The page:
Last summer I did some work with my friend and colleague Josie Kressner applying our data-driven model to potential AV scenarios. I wrote this up over at the Transport Foundry blog in a series of three posts:
Modeling autonomous vehicles with passive data Modeling shared autonomous vehicles Modeling private autonomous vehicles
Last night I read the surprising announcement that the Church of Jesus Christ of Latter-day Saints is financing the development and construction of a 32 floor residential and commercial building in the heart of downtown Philadelphia. The Church has owned this property for a while, and has already begun construction on the adjacent Philadelphia Temple, to be opened in 2016.
The Church is no stranger to urban development. A central doctrine of early Mormonism was the idea of Zion, a city where the faithful would gather to prepare the world for the return of Christ.
Note: This essay was originally written for Brian Stone’s graduate Land Use and Transportation Course.
The true center of the new [suburb] is not in some downtown business district but in each residential unit. - Robert Fishman The typical city in the United States in the early part of the twenty-first century has a radically different urban form compared to its urban predecessors at the turn of the nineteenth or even the twentieth. Fishman, in the quote above this essay, argues that the modern city has completely disintegrated into the homes of its residents in an extreme polycentrism that is fundamentally different from what existed before. There was once a true center, in “some downtown business district,” and now there is not; each family or domestic unit has turned themselves inward towards their own lives and home rather than engaging with society around a particular core. This perspective is certainly valid, but is nonetheless urban-centric. There is a parallel perspective – if not necessarily a competing one – that the “true center” was never in that business district to begin with.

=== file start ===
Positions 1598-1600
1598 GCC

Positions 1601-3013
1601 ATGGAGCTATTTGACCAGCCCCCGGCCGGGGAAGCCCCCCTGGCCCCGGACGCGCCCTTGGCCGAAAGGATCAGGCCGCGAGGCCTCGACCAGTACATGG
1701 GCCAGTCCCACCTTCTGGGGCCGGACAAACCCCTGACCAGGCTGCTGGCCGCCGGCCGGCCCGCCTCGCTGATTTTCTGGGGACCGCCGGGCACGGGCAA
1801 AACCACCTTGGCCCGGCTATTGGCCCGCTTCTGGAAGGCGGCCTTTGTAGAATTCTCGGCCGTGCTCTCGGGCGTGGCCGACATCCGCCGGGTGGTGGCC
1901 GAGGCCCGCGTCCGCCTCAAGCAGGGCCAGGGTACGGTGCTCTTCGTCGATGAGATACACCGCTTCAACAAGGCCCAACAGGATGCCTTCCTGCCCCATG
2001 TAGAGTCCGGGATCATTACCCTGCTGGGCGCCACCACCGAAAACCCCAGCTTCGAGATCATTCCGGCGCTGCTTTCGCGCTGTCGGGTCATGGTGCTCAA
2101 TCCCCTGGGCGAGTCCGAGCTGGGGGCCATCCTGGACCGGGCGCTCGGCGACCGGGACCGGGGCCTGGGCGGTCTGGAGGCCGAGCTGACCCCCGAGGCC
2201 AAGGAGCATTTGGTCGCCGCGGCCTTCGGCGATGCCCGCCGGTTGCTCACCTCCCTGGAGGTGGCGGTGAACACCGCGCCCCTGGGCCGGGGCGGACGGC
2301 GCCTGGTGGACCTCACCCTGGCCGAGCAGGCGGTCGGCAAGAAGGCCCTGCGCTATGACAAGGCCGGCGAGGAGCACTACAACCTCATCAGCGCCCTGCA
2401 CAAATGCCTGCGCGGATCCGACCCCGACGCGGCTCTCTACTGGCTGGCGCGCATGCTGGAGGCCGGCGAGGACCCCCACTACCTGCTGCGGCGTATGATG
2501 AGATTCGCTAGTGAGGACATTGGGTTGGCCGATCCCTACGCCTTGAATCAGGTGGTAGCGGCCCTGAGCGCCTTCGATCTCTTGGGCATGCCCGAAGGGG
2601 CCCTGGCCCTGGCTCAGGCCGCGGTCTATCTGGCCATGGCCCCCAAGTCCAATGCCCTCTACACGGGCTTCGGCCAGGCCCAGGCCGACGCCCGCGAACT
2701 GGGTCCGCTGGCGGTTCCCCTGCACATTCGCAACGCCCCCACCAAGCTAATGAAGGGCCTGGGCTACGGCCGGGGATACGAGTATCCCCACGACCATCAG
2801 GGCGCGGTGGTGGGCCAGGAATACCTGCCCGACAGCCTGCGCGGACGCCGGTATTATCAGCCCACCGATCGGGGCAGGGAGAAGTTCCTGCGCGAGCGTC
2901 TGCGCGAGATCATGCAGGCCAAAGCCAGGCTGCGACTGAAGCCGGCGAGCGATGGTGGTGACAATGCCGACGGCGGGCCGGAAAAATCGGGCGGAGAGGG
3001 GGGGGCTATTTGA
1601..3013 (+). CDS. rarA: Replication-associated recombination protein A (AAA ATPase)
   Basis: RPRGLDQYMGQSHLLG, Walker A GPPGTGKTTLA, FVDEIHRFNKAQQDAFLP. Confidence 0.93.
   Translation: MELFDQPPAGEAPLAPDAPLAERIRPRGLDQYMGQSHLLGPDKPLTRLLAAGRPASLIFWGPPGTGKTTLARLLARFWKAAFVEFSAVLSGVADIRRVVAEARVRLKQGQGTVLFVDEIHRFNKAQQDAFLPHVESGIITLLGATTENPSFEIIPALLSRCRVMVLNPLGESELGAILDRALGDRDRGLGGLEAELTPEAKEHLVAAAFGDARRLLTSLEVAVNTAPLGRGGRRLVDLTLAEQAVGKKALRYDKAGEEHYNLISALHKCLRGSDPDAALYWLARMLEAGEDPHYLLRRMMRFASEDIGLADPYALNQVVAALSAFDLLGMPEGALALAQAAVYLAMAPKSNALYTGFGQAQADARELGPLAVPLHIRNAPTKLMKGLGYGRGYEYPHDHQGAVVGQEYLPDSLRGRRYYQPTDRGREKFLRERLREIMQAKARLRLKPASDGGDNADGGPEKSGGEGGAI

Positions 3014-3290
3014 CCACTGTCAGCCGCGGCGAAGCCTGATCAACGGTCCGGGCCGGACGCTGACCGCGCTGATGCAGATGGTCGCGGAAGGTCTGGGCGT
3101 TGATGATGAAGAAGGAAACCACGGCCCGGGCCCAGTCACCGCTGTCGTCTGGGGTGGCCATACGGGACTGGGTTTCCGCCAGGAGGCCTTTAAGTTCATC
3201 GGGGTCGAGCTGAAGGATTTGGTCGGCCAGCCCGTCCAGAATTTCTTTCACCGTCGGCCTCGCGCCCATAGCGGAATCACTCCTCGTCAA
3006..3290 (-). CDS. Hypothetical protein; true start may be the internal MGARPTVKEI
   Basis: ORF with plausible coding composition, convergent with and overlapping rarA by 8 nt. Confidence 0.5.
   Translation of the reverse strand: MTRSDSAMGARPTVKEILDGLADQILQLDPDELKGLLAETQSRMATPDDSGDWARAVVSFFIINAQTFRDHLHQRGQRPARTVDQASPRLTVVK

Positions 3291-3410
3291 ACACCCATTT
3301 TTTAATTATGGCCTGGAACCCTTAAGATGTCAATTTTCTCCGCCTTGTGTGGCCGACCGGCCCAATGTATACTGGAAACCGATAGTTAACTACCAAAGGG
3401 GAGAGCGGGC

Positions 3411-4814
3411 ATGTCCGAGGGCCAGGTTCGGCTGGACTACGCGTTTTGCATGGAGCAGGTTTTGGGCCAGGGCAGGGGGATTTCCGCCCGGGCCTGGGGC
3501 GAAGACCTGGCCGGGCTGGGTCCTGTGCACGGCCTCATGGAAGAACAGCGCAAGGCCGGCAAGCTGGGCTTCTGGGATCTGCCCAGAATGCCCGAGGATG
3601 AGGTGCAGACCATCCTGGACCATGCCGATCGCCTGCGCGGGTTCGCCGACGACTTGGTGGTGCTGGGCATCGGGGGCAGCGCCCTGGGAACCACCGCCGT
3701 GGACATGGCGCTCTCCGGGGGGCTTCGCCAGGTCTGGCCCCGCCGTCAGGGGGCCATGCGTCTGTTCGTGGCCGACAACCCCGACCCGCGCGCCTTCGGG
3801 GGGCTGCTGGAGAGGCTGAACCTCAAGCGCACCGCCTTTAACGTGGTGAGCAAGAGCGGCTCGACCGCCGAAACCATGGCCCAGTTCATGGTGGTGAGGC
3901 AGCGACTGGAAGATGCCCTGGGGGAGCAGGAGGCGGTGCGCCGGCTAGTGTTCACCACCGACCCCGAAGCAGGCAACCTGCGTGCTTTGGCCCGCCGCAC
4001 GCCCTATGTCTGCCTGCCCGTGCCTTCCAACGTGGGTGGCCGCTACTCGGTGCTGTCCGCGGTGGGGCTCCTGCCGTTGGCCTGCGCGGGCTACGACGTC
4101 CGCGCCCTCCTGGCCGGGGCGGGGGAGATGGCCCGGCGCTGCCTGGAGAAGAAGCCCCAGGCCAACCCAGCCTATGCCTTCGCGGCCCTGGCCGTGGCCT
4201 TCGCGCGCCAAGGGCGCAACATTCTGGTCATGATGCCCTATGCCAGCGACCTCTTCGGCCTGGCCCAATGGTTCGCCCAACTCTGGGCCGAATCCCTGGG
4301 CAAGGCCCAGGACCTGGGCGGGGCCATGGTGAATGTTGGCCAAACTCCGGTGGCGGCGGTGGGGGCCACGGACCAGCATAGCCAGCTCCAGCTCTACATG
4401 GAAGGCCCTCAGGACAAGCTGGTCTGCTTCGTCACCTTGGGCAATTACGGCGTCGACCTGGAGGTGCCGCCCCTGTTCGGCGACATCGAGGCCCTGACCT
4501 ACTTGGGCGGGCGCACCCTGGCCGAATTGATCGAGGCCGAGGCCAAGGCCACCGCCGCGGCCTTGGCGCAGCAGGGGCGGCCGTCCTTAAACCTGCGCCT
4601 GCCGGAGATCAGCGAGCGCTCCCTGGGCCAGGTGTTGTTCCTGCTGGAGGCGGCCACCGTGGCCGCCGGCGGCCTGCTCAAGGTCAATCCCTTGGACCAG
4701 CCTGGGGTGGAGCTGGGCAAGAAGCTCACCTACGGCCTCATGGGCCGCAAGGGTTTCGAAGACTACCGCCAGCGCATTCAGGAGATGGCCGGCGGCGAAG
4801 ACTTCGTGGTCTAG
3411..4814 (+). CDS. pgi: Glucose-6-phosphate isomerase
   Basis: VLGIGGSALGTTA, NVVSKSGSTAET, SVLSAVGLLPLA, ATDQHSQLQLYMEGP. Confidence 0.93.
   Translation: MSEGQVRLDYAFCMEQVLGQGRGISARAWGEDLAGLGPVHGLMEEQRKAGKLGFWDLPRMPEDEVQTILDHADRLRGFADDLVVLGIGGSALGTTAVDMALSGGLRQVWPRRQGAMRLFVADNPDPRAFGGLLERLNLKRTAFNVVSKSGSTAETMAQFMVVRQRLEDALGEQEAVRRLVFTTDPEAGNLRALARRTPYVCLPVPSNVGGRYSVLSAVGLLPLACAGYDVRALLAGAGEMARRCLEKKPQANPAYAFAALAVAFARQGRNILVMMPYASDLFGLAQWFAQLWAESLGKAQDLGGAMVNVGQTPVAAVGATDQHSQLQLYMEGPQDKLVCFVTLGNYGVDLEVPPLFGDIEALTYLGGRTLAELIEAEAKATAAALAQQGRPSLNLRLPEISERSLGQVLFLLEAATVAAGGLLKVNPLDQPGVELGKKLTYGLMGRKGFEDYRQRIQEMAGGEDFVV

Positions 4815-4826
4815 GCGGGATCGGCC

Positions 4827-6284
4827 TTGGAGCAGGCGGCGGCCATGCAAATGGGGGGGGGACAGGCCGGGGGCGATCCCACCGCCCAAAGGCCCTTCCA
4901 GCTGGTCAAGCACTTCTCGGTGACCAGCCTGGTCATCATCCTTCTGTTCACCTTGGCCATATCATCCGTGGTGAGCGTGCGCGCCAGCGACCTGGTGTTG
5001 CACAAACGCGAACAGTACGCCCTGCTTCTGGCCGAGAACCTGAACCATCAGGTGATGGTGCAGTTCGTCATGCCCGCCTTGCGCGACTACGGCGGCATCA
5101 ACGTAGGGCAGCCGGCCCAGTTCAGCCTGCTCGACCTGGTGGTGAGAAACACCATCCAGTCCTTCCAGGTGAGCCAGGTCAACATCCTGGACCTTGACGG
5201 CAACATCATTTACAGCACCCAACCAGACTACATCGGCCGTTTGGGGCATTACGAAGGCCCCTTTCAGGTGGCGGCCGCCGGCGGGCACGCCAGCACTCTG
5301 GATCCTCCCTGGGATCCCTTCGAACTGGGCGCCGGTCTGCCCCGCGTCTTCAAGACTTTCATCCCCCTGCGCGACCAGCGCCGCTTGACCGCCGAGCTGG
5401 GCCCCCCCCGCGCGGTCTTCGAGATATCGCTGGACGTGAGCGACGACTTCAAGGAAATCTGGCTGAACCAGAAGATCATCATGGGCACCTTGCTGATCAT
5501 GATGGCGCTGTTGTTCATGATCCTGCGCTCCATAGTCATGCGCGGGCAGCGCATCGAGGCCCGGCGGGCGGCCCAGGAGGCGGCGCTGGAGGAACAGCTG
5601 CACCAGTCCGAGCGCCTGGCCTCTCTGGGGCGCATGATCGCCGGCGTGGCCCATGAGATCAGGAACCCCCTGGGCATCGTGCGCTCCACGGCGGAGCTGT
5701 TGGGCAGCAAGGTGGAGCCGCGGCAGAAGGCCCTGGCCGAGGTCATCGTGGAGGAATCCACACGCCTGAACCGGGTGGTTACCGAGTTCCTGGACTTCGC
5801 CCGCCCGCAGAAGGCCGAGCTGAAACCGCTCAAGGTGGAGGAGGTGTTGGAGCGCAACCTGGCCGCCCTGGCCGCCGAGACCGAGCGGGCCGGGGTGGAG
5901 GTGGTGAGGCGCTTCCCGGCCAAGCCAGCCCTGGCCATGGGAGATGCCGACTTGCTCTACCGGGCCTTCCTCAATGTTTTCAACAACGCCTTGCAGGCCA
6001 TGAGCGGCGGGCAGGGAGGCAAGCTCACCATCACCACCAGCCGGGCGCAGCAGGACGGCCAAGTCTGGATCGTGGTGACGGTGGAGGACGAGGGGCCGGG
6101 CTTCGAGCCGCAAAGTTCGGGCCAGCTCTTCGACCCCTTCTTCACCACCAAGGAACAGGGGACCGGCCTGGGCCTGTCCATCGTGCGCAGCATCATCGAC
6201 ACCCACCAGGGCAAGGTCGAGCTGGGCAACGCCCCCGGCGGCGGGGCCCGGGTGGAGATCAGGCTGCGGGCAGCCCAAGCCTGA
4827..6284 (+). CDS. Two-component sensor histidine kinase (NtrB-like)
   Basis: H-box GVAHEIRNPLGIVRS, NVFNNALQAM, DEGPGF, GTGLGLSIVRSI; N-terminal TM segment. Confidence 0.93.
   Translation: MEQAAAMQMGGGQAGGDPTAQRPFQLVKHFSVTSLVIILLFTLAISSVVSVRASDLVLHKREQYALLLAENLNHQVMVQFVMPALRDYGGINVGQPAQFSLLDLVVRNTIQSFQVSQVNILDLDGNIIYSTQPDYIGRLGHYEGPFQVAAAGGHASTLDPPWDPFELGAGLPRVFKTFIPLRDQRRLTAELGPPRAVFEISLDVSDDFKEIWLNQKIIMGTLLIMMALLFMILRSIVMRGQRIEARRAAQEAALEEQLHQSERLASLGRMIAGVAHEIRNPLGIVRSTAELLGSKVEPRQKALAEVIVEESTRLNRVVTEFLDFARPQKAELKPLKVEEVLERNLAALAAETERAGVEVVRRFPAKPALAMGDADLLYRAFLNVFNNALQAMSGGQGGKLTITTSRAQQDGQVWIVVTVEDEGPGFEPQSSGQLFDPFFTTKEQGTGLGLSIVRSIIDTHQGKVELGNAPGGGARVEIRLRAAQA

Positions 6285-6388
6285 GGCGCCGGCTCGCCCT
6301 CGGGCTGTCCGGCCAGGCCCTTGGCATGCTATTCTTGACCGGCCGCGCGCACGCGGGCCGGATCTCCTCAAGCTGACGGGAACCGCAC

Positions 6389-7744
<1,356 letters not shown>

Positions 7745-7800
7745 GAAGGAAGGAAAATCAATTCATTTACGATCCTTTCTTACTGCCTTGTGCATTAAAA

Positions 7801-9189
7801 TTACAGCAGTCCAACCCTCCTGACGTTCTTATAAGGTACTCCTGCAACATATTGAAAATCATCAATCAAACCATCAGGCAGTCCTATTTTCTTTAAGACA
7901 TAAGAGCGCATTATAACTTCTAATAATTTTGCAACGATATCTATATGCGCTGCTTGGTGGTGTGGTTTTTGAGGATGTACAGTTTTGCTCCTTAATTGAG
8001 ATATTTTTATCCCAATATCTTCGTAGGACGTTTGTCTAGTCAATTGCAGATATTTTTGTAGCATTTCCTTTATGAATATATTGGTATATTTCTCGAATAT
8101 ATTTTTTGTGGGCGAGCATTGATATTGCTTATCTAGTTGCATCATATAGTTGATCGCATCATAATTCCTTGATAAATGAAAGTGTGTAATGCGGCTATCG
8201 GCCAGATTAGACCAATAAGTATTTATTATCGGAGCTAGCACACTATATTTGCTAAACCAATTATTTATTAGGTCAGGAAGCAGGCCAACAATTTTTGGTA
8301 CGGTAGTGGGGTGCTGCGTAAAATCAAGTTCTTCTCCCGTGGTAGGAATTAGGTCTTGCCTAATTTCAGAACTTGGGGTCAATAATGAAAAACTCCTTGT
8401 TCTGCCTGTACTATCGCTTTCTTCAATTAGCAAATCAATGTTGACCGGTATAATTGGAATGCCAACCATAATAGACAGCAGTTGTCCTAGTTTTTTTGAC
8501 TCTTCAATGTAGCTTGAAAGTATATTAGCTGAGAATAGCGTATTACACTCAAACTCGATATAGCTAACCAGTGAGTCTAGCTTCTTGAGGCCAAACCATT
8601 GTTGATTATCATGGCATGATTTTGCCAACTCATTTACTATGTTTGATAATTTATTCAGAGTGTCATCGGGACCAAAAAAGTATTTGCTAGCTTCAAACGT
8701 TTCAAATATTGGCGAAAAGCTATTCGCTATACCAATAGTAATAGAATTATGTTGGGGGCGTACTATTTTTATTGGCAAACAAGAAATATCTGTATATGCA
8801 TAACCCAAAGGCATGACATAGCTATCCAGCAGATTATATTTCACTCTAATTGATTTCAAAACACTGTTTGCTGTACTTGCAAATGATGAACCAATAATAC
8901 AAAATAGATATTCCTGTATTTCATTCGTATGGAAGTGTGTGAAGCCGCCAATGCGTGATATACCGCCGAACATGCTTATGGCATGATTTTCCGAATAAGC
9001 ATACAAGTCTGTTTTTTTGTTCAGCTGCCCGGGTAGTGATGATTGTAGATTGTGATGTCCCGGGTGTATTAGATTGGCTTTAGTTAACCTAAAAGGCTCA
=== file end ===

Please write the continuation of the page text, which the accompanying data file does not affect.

In the classic Robert Zemeckis movie Back to the Future, Marty McFly explains to Doc Brown that the Delorean/time machine he (Doc) invented is nuclear-powered,1 and that the only obstacle to sending Marty back to the future (1985) is obtaining some plutonium. I love Doc’s response:
I’m sure that in 1985, plutonium is available in every corner drugstore, but in 1955, it’s a little hard to come by.
The irony in this statement of course being that in spite of sweeping changes to fashions, music, politics – and Marty’s own mother – plutonium is still mercifully difficult to obtain, and the future Doc Brown had to contract with Libyan terrorists to get some.